The Lancaster County Commissioners are looking to increase coronavirus testing in the county by expanding the scope of who is eligible to obtain a test.
In May, the county and Lancaster General Health reached a $24.7 million agreement, using federal coronavirus relief act funds, for Lancaster General Health to test up to 1,000 cases per day as well as perform contact tracing. But on average, the hospital has been performing about half that.
"We're running around 400-500 a day," Commissioner Josh Parsons said at Tuesday’s county work session meeting. “I would like to increase that as certainly one of our few tools in this battle is testing."
Parsons went on to raise the prospect that testing be opened up to asymptomatic individuals.
Dr. Michael Ripchinski, Chief Clinical Officer with Lancaster General Health, was not at the meeting Tuesday but is expected to attend today to discuss the program.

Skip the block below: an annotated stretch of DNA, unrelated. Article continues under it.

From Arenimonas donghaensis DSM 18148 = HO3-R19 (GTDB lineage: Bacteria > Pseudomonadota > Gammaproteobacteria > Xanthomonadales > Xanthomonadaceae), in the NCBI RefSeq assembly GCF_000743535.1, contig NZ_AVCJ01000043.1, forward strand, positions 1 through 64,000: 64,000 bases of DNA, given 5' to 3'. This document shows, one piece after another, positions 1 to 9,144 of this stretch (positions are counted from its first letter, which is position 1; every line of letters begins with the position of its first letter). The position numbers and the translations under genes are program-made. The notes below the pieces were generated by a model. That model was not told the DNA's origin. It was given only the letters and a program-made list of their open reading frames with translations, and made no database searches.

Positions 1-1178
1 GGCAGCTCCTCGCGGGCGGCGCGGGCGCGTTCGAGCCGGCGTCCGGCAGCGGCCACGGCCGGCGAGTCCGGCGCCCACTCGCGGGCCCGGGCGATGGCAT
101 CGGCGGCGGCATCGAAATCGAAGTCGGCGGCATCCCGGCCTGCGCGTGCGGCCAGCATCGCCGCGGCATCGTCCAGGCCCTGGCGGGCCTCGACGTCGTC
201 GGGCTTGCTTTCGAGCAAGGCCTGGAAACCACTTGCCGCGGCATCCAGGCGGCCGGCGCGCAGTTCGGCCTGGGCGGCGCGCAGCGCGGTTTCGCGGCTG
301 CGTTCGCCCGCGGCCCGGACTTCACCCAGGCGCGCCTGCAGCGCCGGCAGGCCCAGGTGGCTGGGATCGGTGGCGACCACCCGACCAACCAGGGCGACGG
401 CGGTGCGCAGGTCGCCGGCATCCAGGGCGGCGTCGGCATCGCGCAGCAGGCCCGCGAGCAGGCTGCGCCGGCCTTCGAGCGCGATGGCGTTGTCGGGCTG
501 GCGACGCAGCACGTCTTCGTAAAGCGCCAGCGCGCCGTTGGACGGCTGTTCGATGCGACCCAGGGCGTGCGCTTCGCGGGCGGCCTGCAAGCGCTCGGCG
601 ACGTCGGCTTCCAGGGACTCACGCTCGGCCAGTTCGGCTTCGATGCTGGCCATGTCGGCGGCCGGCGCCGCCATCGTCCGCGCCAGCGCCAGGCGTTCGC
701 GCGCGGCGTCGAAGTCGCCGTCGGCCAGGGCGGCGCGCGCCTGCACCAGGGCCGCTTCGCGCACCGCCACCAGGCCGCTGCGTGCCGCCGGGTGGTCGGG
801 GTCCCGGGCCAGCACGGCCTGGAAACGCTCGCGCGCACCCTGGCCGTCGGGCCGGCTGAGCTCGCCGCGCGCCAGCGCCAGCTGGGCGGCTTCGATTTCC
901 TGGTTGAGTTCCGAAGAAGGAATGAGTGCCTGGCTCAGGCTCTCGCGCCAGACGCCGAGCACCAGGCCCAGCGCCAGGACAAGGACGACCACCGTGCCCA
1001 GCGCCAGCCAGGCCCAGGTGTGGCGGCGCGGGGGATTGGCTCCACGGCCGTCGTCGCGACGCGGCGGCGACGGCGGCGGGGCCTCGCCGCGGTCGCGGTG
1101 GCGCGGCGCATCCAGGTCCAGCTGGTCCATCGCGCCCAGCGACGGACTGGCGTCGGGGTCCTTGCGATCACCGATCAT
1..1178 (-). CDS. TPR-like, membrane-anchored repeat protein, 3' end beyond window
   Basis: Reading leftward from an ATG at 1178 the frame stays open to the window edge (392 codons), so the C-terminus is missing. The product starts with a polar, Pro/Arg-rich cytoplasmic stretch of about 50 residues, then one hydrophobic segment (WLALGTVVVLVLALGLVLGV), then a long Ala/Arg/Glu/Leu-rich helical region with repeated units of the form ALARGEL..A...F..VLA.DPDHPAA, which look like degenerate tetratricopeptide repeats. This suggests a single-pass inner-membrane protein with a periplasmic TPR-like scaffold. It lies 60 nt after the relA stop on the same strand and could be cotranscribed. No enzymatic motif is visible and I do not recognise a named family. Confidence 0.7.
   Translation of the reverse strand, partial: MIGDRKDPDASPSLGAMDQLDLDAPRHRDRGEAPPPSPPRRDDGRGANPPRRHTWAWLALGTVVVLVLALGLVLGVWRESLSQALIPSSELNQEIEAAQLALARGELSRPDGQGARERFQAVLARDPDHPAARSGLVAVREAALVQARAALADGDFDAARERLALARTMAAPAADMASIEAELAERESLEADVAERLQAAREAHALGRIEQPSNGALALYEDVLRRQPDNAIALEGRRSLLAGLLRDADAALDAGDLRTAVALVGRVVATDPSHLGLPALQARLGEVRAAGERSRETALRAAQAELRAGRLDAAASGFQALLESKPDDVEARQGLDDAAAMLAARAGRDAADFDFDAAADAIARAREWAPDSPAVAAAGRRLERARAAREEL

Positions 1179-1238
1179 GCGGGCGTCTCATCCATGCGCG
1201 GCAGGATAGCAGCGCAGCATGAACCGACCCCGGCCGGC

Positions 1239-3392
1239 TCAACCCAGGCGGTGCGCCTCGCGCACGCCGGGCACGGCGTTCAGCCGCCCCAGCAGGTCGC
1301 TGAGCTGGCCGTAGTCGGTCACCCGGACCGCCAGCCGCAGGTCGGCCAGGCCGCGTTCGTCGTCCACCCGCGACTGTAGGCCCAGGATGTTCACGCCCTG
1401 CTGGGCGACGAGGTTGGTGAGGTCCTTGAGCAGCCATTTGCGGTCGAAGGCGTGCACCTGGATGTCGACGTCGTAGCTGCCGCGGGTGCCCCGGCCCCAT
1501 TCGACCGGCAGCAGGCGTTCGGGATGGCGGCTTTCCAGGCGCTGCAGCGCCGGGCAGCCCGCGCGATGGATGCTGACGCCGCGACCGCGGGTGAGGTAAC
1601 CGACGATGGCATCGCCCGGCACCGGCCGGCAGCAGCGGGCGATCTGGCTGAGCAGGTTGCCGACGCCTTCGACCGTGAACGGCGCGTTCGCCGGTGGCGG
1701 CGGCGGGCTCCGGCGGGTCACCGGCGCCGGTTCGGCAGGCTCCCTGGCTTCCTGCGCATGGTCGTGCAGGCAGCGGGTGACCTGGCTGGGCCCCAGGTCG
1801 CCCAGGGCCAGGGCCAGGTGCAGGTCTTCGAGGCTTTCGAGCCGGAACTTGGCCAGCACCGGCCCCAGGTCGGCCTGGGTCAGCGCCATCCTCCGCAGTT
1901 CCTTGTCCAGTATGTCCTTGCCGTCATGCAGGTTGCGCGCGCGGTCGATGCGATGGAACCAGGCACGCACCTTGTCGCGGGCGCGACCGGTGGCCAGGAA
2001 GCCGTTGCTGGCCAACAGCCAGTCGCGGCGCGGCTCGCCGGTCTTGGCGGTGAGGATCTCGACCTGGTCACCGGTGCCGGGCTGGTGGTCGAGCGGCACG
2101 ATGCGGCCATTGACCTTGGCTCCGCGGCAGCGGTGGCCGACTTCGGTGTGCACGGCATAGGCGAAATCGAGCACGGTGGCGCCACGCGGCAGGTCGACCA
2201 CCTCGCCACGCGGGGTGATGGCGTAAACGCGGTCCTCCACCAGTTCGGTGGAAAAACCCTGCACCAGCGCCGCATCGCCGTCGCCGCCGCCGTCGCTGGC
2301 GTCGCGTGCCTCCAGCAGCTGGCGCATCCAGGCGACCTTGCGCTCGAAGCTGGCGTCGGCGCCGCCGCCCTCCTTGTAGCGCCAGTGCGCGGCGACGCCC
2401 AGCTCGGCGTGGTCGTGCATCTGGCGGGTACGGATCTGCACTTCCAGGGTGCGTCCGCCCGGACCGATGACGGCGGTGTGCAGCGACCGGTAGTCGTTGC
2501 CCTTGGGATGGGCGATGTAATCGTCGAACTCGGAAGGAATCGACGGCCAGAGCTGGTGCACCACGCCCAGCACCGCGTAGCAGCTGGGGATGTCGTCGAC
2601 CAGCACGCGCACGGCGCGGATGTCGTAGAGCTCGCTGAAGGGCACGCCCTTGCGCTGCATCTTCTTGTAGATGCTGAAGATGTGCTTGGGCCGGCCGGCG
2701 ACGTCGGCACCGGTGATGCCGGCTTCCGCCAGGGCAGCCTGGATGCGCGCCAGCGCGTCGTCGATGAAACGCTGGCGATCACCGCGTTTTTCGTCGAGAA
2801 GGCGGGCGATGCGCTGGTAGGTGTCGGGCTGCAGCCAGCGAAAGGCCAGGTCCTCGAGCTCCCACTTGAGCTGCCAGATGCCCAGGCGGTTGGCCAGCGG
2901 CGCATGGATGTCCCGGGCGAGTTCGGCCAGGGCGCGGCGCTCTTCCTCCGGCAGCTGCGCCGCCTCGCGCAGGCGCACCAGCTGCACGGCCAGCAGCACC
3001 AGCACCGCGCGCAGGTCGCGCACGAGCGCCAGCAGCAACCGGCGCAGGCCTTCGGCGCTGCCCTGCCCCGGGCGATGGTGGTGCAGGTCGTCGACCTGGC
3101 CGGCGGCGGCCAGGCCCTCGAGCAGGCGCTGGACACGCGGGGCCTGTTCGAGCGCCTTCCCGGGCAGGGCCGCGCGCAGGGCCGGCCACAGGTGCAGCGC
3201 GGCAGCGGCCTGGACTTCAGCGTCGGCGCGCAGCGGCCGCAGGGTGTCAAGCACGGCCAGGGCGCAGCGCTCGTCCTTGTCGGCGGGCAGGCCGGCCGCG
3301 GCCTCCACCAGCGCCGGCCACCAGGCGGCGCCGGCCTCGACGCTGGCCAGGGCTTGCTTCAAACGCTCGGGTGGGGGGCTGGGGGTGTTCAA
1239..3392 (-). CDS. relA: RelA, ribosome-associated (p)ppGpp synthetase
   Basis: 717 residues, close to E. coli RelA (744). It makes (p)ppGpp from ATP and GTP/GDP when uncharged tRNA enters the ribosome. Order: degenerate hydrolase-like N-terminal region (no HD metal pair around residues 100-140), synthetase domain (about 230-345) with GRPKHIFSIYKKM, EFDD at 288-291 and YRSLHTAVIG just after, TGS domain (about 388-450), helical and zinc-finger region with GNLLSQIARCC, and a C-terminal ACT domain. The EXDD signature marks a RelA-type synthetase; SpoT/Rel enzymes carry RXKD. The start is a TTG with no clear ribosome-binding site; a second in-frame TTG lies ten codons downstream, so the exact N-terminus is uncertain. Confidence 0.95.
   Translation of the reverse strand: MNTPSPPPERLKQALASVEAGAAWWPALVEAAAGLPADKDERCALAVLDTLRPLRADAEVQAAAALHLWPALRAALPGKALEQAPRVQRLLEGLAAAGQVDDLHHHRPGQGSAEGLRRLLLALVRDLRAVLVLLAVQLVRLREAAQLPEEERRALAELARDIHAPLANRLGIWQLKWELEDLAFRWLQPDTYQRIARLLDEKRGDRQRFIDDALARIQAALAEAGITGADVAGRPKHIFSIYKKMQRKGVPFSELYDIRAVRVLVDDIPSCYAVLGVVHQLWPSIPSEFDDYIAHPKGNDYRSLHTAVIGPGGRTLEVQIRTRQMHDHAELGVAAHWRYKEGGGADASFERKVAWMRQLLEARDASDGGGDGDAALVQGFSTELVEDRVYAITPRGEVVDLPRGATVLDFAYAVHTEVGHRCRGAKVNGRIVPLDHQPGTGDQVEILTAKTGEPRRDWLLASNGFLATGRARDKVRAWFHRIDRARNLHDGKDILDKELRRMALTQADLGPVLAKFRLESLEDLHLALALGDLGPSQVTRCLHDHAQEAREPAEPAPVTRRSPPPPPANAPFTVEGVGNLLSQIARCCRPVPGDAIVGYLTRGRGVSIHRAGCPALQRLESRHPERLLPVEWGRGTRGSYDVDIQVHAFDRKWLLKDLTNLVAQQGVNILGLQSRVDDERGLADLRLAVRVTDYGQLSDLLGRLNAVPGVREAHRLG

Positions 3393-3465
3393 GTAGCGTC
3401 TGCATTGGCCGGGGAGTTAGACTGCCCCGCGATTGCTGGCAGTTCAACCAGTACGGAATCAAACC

Chris Hausner, Lancaster County's solicitor, said the contract reached with Lancaster General Health in May allows for asymptomatic testing only in limited circumstances. A proposed amendment to the agreement, which the commissioners will vote on today, would allow additional asymptomatic testing.
Hausner explained that it would make tests available to individuals who are leaving Lancaster for a state where a negative test is required, or if someone is returning from a state where a test is recommended or mandated.
Commissioner Ray D'Agostino agreed with fellow Republican Parsons that testing was one of the most important tools available, and said this amendment would provide for more flexibility in testing.
Democratic Commissioner Craig Lehman was concerned about the county being able to set the requirements for asymptomatic testing under the agreement, because he did not want testing to be performed on a political basis rather than on the recommendation of medical experts.